VOLUME 115, ISSUE 5, P1312-1317
Mitzi Hawkins, M.D., Madeline B. Deutsch, M.D., M.P.H., Juno Obedin-Maliver, M.D., M.P.H., M.A.S., Brett Stark, M.D., M.P.H., Jessica Grubman, M.D., Alison Jacoby, M.D., Vanessa L. Jacoby, M.D., M.A.S.
To describe clinical characteristics and associated endometrial findings of transgender and gender nonbinary people using gender-affirming testosterone.
Retrospective case series.
Academic medical center and public safety net hospital.
Eighty-one patients using gender-affirming testosterone therapy undergoing hysterectomy for the indication of gender affirmation from 2000 to 2018.
Main Outcome Measure(s)
Preoperative clinical characteristics and endometrium surgical pathology diagnoses.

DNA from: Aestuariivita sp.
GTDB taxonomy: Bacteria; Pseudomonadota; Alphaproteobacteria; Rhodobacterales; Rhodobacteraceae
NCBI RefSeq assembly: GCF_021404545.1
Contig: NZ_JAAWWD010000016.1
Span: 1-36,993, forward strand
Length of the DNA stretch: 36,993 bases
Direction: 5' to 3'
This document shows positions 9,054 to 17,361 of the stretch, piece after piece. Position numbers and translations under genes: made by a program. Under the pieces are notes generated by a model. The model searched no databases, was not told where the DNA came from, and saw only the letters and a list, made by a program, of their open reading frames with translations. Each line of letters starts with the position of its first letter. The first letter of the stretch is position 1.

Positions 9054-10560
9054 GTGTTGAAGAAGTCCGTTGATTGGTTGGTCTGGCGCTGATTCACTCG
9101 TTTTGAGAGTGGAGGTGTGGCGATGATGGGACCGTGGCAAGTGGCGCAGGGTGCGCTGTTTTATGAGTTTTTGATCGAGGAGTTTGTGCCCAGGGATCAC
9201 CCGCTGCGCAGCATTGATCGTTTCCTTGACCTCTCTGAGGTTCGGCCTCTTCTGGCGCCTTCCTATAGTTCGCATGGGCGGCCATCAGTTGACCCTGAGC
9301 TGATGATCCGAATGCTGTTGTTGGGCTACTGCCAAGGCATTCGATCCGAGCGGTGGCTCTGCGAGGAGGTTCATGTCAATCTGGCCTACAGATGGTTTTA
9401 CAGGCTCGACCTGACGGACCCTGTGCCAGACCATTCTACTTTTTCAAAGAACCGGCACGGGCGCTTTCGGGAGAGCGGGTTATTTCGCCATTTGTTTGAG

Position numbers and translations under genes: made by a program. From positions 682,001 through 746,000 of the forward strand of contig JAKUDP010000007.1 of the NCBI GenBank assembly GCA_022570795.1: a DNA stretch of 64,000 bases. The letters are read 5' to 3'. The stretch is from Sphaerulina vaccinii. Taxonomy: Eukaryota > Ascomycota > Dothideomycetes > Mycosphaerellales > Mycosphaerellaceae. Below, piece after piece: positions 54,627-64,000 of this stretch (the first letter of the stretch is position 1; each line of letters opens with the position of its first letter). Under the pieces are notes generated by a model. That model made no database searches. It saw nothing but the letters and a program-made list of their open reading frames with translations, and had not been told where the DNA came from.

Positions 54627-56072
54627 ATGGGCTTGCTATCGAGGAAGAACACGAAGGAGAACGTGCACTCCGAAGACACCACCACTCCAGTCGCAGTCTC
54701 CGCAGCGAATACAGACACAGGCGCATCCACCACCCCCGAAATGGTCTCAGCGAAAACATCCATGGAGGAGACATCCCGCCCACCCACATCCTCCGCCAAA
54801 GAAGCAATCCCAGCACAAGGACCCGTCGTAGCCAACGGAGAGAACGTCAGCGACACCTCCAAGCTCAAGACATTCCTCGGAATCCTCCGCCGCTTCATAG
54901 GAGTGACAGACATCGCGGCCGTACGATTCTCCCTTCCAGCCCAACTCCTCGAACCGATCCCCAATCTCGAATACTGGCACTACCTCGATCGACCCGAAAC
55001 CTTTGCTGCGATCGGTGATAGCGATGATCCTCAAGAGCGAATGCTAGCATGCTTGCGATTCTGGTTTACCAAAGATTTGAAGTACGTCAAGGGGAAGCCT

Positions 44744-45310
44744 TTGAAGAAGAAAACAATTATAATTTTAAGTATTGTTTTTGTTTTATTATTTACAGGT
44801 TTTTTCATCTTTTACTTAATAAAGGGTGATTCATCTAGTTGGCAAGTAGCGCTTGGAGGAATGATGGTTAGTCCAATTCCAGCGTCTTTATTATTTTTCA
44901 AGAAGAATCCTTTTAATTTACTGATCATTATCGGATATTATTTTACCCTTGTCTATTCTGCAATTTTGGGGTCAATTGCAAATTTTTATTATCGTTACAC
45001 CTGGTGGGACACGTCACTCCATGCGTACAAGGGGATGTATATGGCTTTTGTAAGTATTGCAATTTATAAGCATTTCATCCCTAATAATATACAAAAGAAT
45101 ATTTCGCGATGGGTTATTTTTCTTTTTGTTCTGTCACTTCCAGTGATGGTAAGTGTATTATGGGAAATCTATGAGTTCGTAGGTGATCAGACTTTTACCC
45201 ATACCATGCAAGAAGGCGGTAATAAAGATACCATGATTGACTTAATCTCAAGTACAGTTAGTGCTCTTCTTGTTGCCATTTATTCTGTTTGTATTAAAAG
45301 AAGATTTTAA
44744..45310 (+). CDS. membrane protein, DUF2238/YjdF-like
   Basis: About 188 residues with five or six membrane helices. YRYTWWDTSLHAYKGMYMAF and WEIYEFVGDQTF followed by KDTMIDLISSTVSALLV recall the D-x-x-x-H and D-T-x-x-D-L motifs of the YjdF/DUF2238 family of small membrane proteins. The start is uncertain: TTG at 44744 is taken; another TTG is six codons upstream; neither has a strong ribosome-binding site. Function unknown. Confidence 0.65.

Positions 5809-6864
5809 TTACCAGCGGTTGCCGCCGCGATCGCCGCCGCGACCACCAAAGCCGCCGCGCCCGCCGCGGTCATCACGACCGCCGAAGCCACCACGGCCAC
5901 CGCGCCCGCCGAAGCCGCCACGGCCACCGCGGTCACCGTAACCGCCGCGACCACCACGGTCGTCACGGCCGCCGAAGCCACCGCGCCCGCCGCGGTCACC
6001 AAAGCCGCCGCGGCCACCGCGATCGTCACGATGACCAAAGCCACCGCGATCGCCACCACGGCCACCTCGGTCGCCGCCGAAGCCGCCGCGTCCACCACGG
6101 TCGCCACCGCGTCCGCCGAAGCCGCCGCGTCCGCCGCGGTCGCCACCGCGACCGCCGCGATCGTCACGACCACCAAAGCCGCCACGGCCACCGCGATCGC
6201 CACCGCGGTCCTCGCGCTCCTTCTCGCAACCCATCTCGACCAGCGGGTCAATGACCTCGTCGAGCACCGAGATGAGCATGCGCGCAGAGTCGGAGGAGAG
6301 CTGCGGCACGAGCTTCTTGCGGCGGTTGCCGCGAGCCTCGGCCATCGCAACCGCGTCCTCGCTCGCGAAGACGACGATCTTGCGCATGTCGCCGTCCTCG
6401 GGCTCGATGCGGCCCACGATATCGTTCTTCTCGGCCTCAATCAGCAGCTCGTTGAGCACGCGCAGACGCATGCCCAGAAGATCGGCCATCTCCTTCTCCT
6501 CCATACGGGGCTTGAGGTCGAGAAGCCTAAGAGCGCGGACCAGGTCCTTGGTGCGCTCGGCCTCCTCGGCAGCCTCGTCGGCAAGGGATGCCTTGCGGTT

Median age was 31 years (interquartile range [IQR] 27–40), and median body mass index 27 kg/m2 (IQR 24–30). Six patients (7%) were parous and 60 (74%) had amenorrhea. Thirty-three patients (40%) had proliferative and 40 (50%) atrophic endometrium. Endometrial polyps were found in nine patients (11%) of the sample. Endometrial findings were similar in the subgroup of 60 patients with preoperative amenorrhea. There were no cases of endometrial hyperplasia or malignancy. In bivariate analysis, those with proliferative endometrium were found to be, on average, 5.6 years younger than those with atrophic endometrium. There were no clinical factors associated with having proliferative versus atrophic endometrium in multivariable models.
People using gender-affirming testosterone may have either proliferative or atrophic endometrium, including people who present with amenorrhea. Further study is needed to develop evidence-based guidelines for appropriate screening for endometrial hyperplasia or cancer in this population.